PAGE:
Let food be thy medicine and medicine be thy food… when possible!

Javier Aguilera Lizarraga · 15-02-2021 10:00 · CEBE answers

It is said that Hippocrates -considered to be the father of medicine, back in 400 B.C. -already associated a good diet with iron health. Nowadays, it is well known that a varied and balanced diet will help us feel better and healthier. However, for some people, "eating everything" is not an option, as there are certain foods that cause them intestinal discomfort or pain. But, didn't Hippocrates say that food is your medicine? So where does that leave us? Yes indeed, there are people, and not a few, who still don't know why they suffer from intestinal problems after eating even healthy food.

This is the case for people with Irritable Bowel Syndrome (IBS), also known as nervous bowel syndrome or irritable colon. And what is this IBS? In the absence of apparent disease, IBS manifests as chronic abdominal pain or discomfort, as well as an alteration in the frequency and consistency of bowel movements (known worldwide as poop), in the form of diarrhea or constipation (or both!). Once the absence of blood in the stool has been verified, a colonoscopy has been performed (which helps rule out other more serious problems such as digestive cancer), and confirmation that there is no celiac disease or food allergies has been found, the doctor can diagnose the person as having IBS if they suffer from the chronic intestinal symptoms we have mentioned above. This condition, nowadays a great unknown, is quite common -it is estimated that it can affect up to 1 in 10, or 1 in 5 people in Western countries- and is a common reason for consultation in primary care and gastrointestinal specialists.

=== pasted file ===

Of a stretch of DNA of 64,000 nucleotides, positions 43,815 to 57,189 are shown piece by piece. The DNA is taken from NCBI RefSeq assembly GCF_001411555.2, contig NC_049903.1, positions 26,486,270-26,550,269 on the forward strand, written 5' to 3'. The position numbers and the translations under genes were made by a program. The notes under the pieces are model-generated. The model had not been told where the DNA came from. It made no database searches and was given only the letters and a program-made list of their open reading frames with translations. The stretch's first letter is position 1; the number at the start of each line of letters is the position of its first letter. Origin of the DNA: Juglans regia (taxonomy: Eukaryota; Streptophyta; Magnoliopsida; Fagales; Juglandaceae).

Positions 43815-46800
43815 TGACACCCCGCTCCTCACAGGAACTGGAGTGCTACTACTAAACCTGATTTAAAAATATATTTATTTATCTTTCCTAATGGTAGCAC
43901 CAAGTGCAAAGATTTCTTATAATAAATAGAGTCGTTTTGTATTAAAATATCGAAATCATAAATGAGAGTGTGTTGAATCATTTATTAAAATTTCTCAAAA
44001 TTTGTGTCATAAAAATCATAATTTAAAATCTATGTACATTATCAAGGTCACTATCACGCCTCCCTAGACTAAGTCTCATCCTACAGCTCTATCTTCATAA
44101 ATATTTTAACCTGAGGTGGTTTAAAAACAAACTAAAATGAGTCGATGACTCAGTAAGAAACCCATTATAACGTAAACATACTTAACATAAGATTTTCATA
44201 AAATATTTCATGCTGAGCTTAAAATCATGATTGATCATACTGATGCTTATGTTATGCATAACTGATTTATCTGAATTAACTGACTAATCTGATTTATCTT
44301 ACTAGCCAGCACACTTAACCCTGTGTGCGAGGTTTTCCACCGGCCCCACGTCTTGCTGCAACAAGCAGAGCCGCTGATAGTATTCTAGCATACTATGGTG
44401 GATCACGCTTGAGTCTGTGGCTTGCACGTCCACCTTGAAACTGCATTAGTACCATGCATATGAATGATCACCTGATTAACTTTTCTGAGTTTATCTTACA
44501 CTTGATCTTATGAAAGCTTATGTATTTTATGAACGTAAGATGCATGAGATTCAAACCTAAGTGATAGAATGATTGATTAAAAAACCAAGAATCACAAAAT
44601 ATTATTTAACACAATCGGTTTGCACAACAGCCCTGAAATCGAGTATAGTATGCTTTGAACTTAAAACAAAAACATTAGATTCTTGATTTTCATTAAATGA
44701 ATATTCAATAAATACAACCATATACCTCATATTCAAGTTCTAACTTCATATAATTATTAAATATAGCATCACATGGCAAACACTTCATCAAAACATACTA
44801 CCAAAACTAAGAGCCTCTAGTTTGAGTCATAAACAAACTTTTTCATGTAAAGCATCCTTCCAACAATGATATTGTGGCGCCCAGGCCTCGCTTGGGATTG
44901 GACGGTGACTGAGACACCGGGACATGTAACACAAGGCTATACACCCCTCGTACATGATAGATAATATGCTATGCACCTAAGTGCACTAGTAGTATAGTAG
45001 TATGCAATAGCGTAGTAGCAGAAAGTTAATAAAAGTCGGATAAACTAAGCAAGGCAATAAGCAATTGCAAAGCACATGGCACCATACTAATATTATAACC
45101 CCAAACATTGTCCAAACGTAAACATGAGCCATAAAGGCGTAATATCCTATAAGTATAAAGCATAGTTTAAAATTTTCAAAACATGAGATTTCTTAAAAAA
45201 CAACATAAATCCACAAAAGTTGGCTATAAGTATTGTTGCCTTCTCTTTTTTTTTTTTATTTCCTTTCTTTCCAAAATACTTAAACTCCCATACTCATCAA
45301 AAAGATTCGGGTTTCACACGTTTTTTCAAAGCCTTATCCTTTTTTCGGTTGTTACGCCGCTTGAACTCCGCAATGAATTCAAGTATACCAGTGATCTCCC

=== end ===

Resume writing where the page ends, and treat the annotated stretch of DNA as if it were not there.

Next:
The reason why these patients suffer from chronic intestinal symptoms is unknown. The vast majority of them agree that diet, and in particular certain foods -such as dairy, gluten products or foods containing FODMAPs (an acronym for foods that contain carbohydrates that are difficult to absorb in our intestines)- are the main cause of their symptoms. Therefore, many believe that they suffer from some kind of allergy or intolerance that is not detectable in the tests. Since the diagnosis of IBS is based on symptoms, and not on anything apparent that can be detected, it is not uncommon to think that the patient is somatizing, or even sort of making it up: "It's all in his head, it's probably stress". Also, the problem is that there is no effective treatment for IBS. Although certain drugs can relieve diarrhea or constipation, when it comes to abdominal pain, nothing works well. Some doctors say it may be best to relax and avoid stressful situations. But it doesn't usually work either.

In a study recently published in the journal Nature [1], my research group (at KU Leuven, Belgium) and I have found a possible explanation for the origin of these intestinal symptoms, showing that they have a biological root, and are therefore not in the patient's head. In this study, experiments on mice show us that an intestinal infection, or toxins produced by certain bacteria, can cause an immune response to develop against certain foods - that is, they are detected as being harmful - if the foods are present at the same time as this infection develops. This causes a loss of tolerance to these foods and, even if the infection is resolved, from that moment on their ingestion will cause abdominal pain and diarrhea, as occurs in patients with IBS. In contrast, if these foods are not present at the time of infection, or there is no infection while it is in the large intestine, tolerance is not lost and therefore IBS symptoms do not develop.